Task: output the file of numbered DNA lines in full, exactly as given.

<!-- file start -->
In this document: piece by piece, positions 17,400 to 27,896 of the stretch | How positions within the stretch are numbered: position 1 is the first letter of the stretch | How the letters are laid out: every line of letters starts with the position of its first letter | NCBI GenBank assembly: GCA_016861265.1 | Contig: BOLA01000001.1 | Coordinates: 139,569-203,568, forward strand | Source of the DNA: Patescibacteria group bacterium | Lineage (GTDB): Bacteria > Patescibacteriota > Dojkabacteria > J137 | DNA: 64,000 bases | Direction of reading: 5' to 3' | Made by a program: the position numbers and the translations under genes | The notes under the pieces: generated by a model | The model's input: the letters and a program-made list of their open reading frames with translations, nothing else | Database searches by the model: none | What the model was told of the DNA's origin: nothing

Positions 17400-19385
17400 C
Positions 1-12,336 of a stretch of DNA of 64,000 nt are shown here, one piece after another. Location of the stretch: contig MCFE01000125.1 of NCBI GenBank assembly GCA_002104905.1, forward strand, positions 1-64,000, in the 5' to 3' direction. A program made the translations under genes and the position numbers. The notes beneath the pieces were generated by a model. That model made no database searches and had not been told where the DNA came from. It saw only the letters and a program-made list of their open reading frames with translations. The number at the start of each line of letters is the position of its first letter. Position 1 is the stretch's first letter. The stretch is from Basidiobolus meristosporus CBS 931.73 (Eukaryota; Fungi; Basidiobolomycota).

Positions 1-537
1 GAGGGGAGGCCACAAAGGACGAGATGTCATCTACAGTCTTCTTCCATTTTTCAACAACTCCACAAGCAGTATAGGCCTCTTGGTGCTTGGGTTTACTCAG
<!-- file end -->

In this document: piece by piece, positions 17,400 to 27,896 of the stretch | How positions within the stretch are numbered: position 1 is the first letter of the stretch | How the letters are laid out: every line of letters starts with the position of its first letter | NCBI GenBank assembly: GCA_016861265.1 | Contig: BOLA01000001.1 | Coordinates: 139,569-203,568, forward strand | Source of the DNA: Patescibacteria group bacterium | Lineage (GTDB): Bacteria > Patescibacteriota > Dojkabacteria > J137 | DNA: 64,000 bases | Direction of reading: 5' to 3' | Made by a program: the position numbers and the translations under genes | The notes under the pieces: generated by a model | The model's input: the letters and a program-made list of their open reading frames with translations, nothing else | Database searches by the model: none | What the model was told of the DNA's origin: nothing

Positions 17400-19385
17400 C
Positions 1-12,336 of a stretch of DNA of 64,000 nt are shown here, one piece after another. Location of the stretch: contig MCFE01000125.1 of NCBI GenBank assembly GCA_002104905.1, forward strand, positions 1-64,000, in the 5' to 3' direction. A program made the translations under genes and the position numbers. The notes beneath the pieces were generated by a model. That model made no database searches and had not been told where the DNA came from. It saw only the letters and a program-made list of their open reading frames with translations. The number at the start of each line of letters is the position of its first letter. Position 1 is the stretch's first letter. The stretch is from Basidiobolus meristosporus CBS 931.73 (Eukaryota; Fungi; Basidiobolomycota).

Positions 1-537
1 GAGGGGAGGCCACAAAGGACGAGATGTCATCTACAGTCTTCTTCCATTTTTCAACAACTCCACAAGCAGTATAGGCCTCTTGGTGCTTGGGTTTACTCAG